Tech companies' efforts to banish extremist groups and individuals are continuing as a social network popular with extremists disappeared from Google's Android app store.
Gab had already been unavailable in Apple's store, though it remains accessible on the web.
The banishments come in the wake of the deadly clash at a white-nationalist rally last weekend in Virginia. Civil rights advocates welcomed the moves, but say more needs to be done — and more should have been done earlier.
Here is a look at some of the technology services that have banned hate groups or have otherwise come out against white supremacists and their supporters:
Ahead of the rally, the housing booking service Airbnb barred rentals to people it believed were traveling to participate. The company said it used its existing background checks and "input from the community" to identify users who didn't align with its standards.
Facebook removed several groups and individuals from its service and Instagram for what it calls violations of terms banning hate speech. Groups included Vanguard America, Physical Removal and Genuine Donald Trump. The company uses a combination of artificial intelligence and human moderators to weed out groups, posts and people that violate its policies. Spokeswoman Ruchika Budhraja acknowledges this is a difficult task, as determining what is hate speech is more difficult than something like a beheading video or child pornography.
Twitter, meanwhile, appears to have suspended the account for neo-Nazi site Daily Stormer, though the company doesn't comment on individual accounts.
Google has removed Gab, a social network that extremists flocked to, for "hate speech," Gab tweeted. Gab's logo is a green cartoon frog, reminiscent of "Pepe the Frog," the internet meme that's become a symbol of the "alt-right," a fringe movement that's known for its racist, anti-Semitic and sexist views.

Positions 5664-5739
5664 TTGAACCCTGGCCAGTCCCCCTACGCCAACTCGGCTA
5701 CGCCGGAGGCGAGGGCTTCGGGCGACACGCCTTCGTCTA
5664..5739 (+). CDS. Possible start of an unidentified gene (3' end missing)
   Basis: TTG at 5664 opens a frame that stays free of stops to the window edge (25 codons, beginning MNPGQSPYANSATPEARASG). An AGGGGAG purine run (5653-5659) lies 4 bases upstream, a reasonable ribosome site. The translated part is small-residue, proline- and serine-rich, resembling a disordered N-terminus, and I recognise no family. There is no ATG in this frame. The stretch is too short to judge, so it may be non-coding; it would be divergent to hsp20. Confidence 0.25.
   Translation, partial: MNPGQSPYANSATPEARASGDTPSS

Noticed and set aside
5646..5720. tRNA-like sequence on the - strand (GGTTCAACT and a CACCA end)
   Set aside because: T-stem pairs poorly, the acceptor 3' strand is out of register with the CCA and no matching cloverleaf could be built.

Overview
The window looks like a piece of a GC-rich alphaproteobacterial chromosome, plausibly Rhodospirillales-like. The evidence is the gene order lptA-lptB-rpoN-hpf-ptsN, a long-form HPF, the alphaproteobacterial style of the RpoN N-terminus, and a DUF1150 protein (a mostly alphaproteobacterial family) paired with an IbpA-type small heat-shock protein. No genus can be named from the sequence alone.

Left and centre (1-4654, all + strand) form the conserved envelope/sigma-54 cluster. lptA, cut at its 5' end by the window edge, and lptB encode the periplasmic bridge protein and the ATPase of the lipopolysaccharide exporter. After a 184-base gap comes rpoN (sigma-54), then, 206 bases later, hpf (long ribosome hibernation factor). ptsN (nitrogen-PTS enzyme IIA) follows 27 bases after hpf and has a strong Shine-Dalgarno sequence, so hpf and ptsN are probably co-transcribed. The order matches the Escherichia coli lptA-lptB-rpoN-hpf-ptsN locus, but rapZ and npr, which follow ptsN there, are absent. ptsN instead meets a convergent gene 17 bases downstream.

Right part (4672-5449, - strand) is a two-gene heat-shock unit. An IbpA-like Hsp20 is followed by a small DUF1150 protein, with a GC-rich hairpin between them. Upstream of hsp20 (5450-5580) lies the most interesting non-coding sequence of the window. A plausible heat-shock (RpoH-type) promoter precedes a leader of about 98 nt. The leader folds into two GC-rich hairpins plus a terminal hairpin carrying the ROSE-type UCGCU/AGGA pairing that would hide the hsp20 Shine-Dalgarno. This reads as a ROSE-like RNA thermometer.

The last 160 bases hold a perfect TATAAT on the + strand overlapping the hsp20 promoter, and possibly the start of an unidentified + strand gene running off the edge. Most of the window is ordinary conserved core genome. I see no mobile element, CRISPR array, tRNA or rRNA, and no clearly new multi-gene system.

The Daily Stormer's publisher said he has been effectively "banned from the internet" after mocking the victim of a deadly car attack during the protests in Charlottesville. Andrew Anglin said by email he is "figuring out the next step" after four domain registration companies refused to service his site. GoDaddy and Google said earlier that the site violated their terms of service. After briefly reappearing under a Russian domain name, the site was again offline Wednesday after the security company Cloudflare Inc. dropped him as a customer, leaving the site vulnerable to hacking attacks.
Email marketing firm MailChimp said some groups had their accounts terminated after it changed its terms of service on Monday to exclude customers whose primary purpose was "inciting harm" or promoting "discriminatory, hateful, or harassing content." Squarespace, a website service company, said it banished some sites out of concern they "could be used to facilitate or promote behavior that gives rise to violence." Identity Evropa, a northern California hate group that helped organize participants in Charlottesville, tweeted that it had lost service from MailChimp, Squarespace and PayPal.